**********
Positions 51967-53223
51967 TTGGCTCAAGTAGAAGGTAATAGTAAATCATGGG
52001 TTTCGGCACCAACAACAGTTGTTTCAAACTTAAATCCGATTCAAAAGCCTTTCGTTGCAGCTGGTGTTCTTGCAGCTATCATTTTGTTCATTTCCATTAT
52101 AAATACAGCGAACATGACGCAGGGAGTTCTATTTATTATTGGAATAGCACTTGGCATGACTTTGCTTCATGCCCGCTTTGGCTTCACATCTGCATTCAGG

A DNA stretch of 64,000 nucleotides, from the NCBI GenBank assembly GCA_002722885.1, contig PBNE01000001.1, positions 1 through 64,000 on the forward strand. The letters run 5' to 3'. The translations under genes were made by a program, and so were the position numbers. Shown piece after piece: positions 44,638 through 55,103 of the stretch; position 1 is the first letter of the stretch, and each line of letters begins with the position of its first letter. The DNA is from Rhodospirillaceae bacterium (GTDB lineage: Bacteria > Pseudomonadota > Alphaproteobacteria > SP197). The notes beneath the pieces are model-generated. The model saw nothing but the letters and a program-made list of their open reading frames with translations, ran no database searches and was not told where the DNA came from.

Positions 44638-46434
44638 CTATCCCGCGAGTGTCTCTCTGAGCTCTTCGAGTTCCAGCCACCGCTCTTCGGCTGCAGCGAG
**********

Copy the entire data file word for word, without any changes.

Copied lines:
Positions 51967-53223
51967 TTGGCTCAAGTAGAAGGTAATAGTAAATCATGGG
52001 TTTCGGCACCAACAACAGTTGTTTCAAACTTAAATCCGATTCAAAAGCCTTTCGTTGCAGCTGGTGTTCTTGCAGCTATCATTTTGTTCATTTCCATTAT
52101 AAATACAGCGAACATGACGCAGGGAGTTCTATTTATTATTGGAATAGCACTTGGCATGACTTTGCTTCATGCCCGCTTTGGCTTCACATCTGCATTCAGG

A DNA stretch of 64,000 nucleotides, from the NCBI GenBank assembly GCA_002722885.1, contig PBNE01000001.1, positions 1 through 64,000 on the forward strand. The letters run 5' to 3'. The translations under genes were made by a program, and so were the position numbers. Shown piece after piece: positions 44,638 through 55,103 of the stretch; position 1 is the first letter of the stretch, and each line of letters begins with the position of its first letter. The DNA is from Rhodospirillaceae bacterium (GTDB lineage: Bacteria > Pseudomonadota > Alphaproteobacteria > SP197). The notes beneath the pieces are model-generated. The model saw nothing but the letters and a program-made list of their open reading frames with translations, ran no database searches and was not told where the DNA came from.

Positions 44638-46434
44638 CTATCCCGCGAGTGTCTCTCTGAGCTCTTCGAGTTCCAGCCACCGCTCTTCGGCTGCAGCGAG